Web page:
Even though Youth Hostels may be primarily for youth, most of them are not restricted to youth. Besides young people, there are families, couples, as well as solo travelers of all ages. Retired professional people, teachers on sabbatical, there is rich mixture of people from every walk of life that don’t need the amenities of a private hotel. For them, a youth hostel works just fine. They’re glad to save $15.00 or more on their night’s sleep, and spend it instead on a bottle of wine for lunch.
Most of the time I have found youth hostels to be clean and not too crowded, and overall a positive experience where I got much more than my money’s worth. Many times I was the only one in the dorm, or I had a private room. The worse experiences I have had was once I endured a strange guy whose feet stank to high heavens. Bad. Horrid. Since that date, I have questioned why I didn’t say anything, like, hey, why don’t you do a number on your feet. Well, it’s always easier to think of what you would do afterwards. At any rate, I suspected him of being a few bricks short of a full load. My suspicions totally disappeared the next day…. when I saw him with some stuffed animals hooked to his belt. I asked him what those were… and he told me they were his ‘friends’. That removed my suspicions…. I KNEW.
In another youth hostel I felt like I was in an insane asylum! The hallways leading to the room led through a maze of walls painted bright colors, very modern, and as I went through the doors in the hallway, each one slamming behind me echoing throughout this madhouse. I finally reach my room- there were a few beds in it, but none were occupied, I had the room to myself. The bathroom was private, but again, it was strange- there was no shower door, it was totally open, like I was just standing there naked in the corner of the bathroom getting sprayed! Very cold feeling- guess I like a shower door that keeps in the steam and warmth of the hot water! I kept thinking maybe I am the one that’s crazy- and this place was the center of normality…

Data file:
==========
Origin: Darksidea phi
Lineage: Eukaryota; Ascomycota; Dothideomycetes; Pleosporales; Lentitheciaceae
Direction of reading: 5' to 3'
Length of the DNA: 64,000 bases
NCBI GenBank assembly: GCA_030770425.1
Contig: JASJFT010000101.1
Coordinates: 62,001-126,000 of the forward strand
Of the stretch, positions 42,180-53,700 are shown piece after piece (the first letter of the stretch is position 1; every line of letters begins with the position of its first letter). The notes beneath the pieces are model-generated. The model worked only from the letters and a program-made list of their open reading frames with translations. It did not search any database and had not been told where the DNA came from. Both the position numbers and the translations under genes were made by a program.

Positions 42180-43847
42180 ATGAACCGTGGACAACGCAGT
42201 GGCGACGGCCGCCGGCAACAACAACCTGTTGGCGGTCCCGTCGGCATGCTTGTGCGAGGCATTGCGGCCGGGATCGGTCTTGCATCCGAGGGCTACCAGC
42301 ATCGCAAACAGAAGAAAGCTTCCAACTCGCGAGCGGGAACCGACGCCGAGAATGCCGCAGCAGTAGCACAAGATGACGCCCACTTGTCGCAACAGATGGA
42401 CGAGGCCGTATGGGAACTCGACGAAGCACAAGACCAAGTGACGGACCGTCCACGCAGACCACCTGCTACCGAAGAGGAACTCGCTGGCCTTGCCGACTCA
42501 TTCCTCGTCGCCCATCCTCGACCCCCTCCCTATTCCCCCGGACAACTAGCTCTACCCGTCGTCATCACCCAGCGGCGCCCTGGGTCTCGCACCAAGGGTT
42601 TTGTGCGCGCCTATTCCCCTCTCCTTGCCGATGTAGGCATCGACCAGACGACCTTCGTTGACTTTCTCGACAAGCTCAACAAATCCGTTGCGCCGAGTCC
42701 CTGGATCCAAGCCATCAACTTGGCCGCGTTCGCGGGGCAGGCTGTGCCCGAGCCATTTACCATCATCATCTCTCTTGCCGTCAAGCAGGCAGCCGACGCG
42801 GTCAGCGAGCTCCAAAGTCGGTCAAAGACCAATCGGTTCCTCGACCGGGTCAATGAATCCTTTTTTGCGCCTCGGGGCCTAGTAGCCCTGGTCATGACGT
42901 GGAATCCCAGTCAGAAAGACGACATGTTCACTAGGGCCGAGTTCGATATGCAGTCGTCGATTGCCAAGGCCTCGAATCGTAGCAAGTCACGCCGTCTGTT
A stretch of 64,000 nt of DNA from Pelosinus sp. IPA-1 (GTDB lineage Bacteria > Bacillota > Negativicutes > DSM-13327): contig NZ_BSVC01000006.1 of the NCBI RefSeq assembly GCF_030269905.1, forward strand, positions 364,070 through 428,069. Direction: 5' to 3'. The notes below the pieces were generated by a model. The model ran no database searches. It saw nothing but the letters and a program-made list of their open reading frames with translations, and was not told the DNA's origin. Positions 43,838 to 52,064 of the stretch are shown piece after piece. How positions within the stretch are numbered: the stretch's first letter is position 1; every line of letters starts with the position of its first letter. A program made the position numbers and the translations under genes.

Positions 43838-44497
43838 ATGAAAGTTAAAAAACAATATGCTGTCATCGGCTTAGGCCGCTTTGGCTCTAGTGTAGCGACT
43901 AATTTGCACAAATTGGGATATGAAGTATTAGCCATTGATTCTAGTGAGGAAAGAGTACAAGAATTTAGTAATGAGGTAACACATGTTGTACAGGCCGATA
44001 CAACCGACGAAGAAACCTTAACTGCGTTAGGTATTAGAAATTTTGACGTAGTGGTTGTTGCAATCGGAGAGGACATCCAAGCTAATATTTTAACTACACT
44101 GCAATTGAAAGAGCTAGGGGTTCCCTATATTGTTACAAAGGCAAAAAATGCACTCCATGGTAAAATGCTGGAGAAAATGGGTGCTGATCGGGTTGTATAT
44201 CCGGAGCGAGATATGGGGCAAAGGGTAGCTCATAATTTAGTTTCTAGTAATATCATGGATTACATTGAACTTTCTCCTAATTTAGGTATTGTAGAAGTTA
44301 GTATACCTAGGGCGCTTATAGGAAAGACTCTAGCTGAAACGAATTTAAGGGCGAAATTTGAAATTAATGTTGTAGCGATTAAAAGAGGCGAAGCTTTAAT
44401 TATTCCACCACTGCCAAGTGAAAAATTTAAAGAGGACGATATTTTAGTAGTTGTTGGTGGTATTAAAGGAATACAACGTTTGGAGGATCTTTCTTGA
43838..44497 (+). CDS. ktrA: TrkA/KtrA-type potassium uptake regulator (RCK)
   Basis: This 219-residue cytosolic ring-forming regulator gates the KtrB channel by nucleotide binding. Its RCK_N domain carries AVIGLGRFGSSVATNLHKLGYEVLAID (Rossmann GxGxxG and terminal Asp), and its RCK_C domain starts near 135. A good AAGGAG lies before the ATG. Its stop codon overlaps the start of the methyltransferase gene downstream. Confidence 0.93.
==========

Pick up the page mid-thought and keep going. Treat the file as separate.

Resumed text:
Then another time it was hot and sweltering and I admit the body odor of the combined occupants was just too much. I checked out and opted for a one star hotel which was just a few dollars more. It was well worth the extra money! Then another time, I kid you not, two employees spent the whole night yelling at each other in a heated argument.
But besides those times, my experiences have all been positive. Staying in a youth hostel is a great place and way to meet people; you are a lot less likely to meet people at a hotel. But at a youth hostel, either in the lobby or in the room, people are open and friendly and it’s easy to find yourself walking down to a local cafe for a bite to eat with new found roomies.
Most rooms are dormitory style with bunk beds with a shared bath and shower down the hall. They give you bedding and assign a bunk and a key to a storage locker for your personal belongings. They do NOT provide a towel so don’t forget to bring your own – the quick drying travel towel and a pair of light weight flip flops (for showers) are essential if you are going to stay in a hostel. Also, bring ear plugs. With people coming and going at all times of the night, as well as the cacophony of snoring that is likely to be in a dorm, you’ll sleep like a baby. I remember once in Aix en Provence I slept so well I didn’t wake up until someone roused me out of bed late the next morning. I didn’t hear a single thing!
Hosteling International is the largest organization; membership is $28.00 ($18.00 if you are over 55) annually. Be sure to get a directory that gives a brief description of the Hostel, as well as locations, directions, and contact information. In larger cities and in summer months it is recommended to make reservations. If you travel on the fly as I do, make your first reservation before you leave on your trip, then subsequent reservations from the hostel you are staying at. The agent at the desk can do it for you.
Have fun, meet people, and remember…. you ARE the one that’s crazy…